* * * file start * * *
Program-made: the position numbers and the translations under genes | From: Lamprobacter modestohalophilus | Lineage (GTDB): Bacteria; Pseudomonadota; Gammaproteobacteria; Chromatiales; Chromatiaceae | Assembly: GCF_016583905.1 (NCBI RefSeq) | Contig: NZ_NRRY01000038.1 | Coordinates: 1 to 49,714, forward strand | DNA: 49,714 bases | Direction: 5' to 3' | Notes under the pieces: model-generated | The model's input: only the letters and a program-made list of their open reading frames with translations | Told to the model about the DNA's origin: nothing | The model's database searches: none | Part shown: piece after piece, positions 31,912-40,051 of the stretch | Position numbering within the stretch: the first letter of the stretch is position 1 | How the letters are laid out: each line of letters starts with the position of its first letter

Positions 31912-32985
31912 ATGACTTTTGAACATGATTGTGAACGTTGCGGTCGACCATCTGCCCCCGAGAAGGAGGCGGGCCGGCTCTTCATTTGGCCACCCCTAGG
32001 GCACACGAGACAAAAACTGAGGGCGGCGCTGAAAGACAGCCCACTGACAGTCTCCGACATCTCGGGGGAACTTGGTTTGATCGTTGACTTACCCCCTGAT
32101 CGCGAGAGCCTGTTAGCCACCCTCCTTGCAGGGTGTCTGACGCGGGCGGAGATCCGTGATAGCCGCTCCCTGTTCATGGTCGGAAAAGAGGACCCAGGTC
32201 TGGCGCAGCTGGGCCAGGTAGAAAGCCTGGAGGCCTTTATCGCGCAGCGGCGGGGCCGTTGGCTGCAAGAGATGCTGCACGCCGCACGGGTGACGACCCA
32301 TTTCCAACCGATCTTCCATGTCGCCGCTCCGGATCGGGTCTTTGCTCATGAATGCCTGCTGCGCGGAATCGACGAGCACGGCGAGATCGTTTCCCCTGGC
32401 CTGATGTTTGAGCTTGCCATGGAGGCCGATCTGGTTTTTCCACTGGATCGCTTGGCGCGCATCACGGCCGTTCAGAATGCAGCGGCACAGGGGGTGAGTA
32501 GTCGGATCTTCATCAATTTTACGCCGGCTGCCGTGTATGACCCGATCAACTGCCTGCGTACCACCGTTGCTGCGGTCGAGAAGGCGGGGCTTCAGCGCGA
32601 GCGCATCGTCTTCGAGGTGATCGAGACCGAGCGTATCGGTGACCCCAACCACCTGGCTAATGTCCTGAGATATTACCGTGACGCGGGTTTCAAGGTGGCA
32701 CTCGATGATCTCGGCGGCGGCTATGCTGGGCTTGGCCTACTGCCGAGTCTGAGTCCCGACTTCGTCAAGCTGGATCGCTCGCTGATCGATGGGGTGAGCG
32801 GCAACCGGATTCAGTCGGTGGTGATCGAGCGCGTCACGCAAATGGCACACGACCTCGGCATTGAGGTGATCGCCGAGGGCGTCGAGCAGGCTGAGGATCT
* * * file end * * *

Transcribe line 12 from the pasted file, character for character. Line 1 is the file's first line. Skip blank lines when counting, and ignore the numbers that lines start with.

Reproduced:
32801 GCAACCGGATTCAGTCGGTGGTGATCGAGCGCGTCACGCAAATGGCACACGACCTCGGCATTGAGGTGATCGCCGAGGGCGTCGAGCAGGCTGAGGATCT